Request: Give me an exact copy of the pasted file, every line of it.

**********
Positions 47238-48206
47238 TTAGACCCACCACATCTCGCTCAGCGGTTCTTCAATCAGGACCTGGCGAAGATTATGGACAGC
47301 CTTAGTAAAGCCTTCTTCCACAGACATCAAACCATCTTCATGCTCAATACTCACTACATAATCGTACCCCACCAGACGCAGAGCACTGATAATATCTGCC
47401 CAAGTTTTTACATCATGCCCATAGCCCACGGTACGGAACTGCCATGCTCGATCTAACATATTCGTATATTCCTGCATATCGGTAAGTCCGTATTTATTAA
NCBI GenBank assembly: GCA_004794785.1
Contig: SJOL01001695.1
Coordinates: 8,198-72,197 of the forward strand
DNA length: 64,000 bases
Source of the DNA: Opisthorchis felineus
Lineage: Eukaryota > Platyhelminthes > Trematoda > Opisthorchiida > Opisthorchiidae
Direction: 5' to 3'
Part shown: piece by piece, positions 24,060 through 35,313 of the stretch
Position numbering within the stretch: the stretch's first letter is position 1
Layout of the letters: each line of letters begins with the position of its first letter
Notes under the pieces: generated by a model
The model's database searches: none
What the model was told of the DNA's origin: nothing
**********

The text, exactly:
Positions 47238-48206
47238 TTAGACCCACCACATCTCGCTCAGCGGTTCTTCAATCAGGACCTGGCGAAGATTATGGACAGC
47301 CTTAGTAAAGCCTTCTTCCACAGACATCAAACCATCTTCATGCTCAATACTCACTACATAATCGTACCCCACCAGACGCAGAGCACTGATAATATCTGCC
47401 CAAGTTTTTACATCATGCCCATAGCCCACGGTACGGAACTGCCATGCTCGATCTAACATATTCGTATATTCCTGCATATCGGTAAGTCCGTATTTATTAA
NCBI GenBank assembly: GCA_004794785.1
Contig: SJOL01001695.1
Coordinates: 8,198-72,197 of the forward strand
DNA length: 64,000 bases
Source of the DNA: Opisthorchis felineus
Lineage: Eukaryota > Platyhelminthes > Trematoda > Opisthorchiida > Opisthorchiidae
Direction: 5' to 3'
Part shown: piece by piece, positions 24,060 through 35,313 of the stretch
Position numbering within the stretch: the stretch's first letter is position 1
Layout of the letters: each line of letters begins with the position of its first letter
Notes under the pieces: generated by a model
The model's database searches: none
What the model was told of the DNA's origin: nothing